Week’s End

I’ve enjoyed my weekend – nothing special happened, and I suppose that’s what I enjoyed most about it.  We slept late on Saturday, spent extra time in our living room chairs drinking coffee and soaking up the (almost!) springish sun pouring in the front window.  Later in the morning, we walked the dogs at the park and then came home to my favorite lunch – tomato soup and tuna salad sandwiches.

In the afternoon, we made chocolate cupcakes – and when I say “we” I do mean both of us.  I figured if anything could persuade my husband to leave his leather recliner, it would be the promise of licking the bowl after the cupcakes were in the oven. 

Men are so childishly predictable, aren’t they?

Today was a bit more hectic, since the dogs had to be carted to the groomer’s, Jim had a concert at 4:00, and I had musical rehearsal at 6:00.  While I was waiting for Magic and Molly to be beautified, I hung out in Caribou Coffee and played with my new netbook computer, then wandered through Borders for a while, making mental notes of all the new books I’d like to add to my library request list.

But by the time my pups were ready to go home, I was tired of shopping and killing time.   It was raining, too, cold, bitter rain that was destined to turn to snow.  I had to hurry home, feed the dogs, shovel down some dinner, and then head back out into the wet and cold to a musical rehearsal.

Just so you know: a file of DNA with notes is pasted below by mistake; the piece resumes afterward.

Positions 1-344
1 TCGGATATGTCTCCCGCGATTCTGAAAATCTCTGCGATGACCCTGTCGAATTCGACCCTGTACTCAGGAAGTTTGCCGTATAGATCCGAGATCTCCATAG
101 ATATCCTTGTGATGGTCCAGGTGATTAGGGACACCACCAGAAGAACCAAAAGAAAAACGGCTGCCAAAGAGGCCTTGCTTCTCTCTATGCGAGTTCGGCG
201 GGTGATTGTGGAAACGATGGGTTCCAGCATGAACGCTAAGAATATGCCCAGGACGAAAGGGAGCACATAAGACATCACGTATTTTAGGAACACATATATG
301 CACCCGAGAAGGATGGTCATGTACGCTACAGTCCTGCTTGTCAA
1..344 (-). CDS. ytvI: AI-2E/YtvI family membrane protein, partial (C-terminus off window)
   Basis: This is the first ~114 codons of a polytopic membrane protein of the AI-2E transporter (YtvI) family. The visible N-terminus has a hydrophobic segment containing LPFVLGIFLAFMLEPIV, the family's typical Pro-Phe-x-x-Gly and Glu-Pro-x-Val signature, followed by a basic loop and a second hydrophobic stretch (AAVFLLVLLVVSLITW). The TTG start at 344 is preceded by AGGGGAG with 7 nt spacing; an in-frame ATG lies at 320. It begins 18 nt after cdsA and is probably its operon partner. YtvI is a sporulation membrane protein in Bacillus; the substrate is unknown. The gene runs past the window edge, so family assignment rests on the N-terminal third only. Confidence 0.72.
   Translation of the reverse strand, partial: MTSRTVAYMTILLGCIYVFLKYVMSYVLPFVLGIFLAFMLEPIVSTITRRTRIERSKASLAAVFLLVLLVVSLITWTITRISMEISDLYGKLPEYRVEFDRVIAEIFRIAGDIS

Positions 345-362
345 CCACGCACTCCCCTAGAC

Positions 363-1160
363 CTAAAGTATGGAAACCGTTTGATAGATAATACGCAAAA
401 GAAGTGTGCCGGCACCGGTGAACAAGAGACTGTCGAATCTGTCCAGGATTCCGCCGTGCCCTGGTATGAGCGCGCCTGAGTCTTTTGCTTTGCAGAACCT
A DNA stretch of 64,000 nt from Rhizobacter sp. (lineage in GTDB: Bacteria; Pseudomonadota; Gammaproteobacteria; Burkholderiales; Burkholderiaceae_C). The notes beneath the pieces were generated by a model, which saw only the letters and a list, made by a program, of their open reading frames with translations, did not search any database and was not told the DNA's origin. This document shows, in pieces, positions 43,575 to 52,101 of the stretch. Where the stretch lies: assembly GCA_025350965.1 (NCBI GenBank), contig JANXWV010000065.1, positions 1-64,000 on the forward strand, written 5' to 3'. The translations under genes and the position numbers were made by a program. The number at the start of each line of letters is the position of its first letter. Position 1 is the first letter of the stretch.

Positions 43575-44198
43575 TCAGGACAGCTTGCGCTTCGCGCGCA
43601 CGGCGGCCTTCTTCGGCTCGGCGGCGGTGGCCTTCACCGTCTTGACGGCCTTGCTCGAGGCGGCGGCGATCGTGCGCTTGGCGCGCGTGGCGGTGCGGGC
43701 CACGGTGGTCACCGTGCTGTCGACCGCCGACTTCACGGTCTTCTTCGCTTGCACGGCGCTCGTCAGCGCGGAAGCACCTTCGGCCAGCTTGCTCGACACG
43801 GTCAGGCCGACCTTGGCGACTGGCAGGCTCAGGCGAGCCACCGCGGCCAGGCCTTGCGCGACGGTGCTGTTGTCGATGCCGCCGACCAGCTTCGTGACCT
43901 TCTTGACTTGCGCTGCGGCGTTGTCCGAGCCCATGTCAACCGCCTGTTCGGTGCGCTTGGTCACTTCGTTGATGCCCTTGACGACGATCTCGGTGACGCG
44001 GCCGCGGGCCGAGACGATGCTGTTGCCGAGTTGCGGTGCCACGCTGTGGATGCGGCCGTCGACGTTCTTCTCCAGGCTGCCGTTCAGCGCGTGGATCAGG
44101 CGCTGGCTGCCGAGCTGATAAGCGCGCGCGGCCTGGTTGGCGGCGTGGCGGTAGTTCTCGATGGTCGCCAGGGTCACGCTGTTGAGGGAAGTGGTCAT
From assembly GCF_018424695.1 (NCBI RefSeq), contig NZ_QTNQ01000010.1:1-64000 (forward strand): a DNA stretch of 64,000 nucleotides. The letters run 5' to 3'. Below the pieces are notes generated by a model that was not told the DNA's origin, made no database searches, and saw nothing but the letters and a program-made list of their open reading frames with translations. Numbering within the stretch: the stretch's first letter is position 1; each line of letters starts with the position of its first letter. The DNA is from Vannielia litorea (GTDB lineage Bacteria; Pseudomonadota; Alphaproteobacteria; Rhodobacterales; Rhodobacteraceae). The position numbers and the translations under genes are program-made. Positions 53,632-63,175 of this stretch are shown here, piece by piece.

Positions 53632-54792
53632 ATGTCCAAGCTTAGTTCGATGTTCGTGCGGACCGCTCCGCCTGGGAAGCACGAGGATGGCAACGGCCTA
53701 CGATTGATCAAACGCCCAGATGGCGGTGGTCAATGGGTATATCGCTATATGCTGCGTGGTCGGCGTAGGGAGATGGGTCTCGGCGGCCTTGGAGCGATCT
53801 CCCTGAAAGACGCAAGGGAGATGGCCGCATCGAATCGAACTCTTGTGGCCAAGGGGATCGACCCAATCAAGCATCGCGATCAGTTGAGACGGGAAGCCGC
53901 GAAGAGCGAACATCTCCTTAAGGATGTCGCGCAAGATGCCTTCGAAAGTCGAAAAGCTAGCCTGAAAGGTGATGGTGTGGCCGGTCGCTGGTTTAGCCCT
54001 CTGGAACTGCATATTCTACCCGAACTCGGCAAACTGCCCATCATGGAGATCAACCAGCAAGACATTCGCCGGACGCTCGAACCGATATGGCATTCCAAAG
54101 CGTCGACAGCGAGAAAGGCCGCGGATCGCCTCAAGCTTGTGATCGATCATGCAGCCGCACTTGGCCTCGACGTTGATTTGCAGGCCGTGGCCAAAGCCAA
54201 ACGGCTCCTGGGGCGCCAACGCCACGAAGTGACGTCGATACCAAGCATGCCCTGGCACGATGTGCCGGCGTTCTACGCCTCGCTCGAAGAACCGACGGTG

Frankly, it was the last thing I wanted to do.  I’m the rehearsal accompanist for a local community theater production of Sweet Charity and have enjoyed it, but tonight I was tired and cold and the thought of curling up with a good book and two warm (sweet smelling!) puppy dogs was so much more appealing than sitting on a piano bench in a damp, dark theater.  But I dutifully drove to rehearsal and spent a couple of hours pounding out Rhythm of Life  and Hey Big Spender.

When I came out, my car was covered with a heavy, wet blanket of snow. 

Ich.   Several of us were out there, clomping around in the cold, white stuff, complaining one more time about the harshness of this Michigan winter and laughing at one cast member who had foolishly taken his snowbrush out of the car.  (Real Michigander’s know you’re never safe from snowfall until at least May.)

On the drive home, it occured to me how effectively the last two hours had re-energized me.  I was reminded once again of the restorative power of music, and the way a collarborative musical effort provides just the adrenaline rush I need when I’m feeling tired,  or down.   The life preserver at work once again. 

The week ahead is another busy one, with more rehearsals and a concert at my friend’s elementary school.  The snow is supposedly short lived, so I’m hoping the spring sun will be back tomorrow morning and make it all disappear by noon.


How about you? How was your week’s end?

Pounding on Walls

What is art anyway except not pounding on walls? 

This line jumped off the page of this book  last night, just before I dozed off to sleep.  At first, the meaning didn’t quite sink in.  After all, I was tired from a day of working and practicing, my cheeks were flushed and warm after sitting on my back porch in the sun (yes! Sun!) 

But suddenly I understood, you could even say I had one of those Aha! moments.  

So that’s what you’ve been doing lately, I said to myself.  You’ve been not pounding on walls.